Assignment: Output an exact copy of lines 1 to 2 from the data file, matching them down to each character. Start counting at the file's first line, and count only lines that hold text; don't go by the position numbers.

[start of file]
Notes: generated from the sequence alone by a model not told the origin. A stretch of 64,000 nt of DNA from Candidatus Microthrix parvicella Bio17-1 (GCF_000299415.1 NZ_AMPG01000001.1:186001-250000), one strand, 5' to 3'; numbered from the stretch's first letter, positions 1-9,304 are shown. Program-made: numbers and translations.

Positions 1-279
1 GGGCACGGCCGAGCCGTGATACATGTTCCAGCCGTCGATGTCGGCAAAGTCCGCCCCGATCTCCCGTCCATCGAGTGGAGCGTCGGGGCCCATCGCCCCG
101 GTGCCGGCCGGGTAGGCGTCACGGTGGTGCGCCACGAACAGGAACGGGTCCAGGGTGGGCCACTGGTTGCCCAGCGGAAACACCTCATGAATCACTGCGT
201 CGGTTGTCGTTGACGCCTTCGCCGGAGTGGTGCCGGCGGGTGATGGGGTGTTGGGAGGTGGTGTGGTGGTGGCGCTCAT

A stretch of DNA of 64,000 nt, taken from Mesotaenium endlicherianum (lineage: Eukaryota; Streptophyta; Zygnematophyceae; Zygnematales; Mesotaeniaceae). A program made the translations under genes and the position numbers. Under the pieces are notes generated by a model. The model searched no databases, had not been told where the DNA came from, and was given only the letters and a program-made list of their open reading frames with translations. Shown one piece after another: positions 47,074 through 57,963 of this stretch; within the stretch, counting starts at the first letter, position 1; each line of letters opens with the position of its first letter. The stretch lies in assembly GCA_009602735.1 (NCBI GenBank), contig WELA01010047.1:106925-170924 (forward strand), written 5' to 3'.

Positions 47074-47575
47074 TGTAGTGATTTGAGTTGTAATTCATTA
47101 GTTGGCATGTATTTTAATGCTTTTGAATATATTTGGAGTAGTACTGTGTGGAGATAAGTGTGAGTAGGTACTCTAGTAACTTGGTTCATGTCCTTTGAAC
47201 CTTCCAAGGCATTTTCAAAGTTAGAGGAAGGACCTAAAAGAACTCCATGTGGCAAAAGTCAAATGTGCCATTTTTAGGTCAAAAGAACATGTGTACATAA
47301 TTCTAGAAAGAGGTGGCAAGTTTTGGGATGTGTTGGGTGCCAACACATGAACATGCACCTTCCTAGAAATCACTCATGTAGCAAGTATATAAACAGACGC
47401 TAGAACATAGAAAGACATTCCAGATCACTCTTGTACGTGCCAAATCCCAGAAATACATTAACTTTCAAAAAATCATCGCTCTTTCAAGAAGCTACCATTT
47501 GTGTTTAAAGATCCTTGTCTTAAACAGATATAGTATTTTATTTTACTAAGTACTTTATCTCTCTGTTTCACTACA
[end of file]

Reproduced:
Notes: generated from the sequence alone by a model not told the origin. A stretch of 64,000 nt of DNA from Candidatus Microthrix parvicella Bio17-1 (GCF_000299415.1 NZ_AMPG01000001.1:186001-250000), one strand, 5' to 3'; numbered from the stretch's first letter, positions 1-9,304 are shown. Program-made: numbers and translations.

Positions 1-279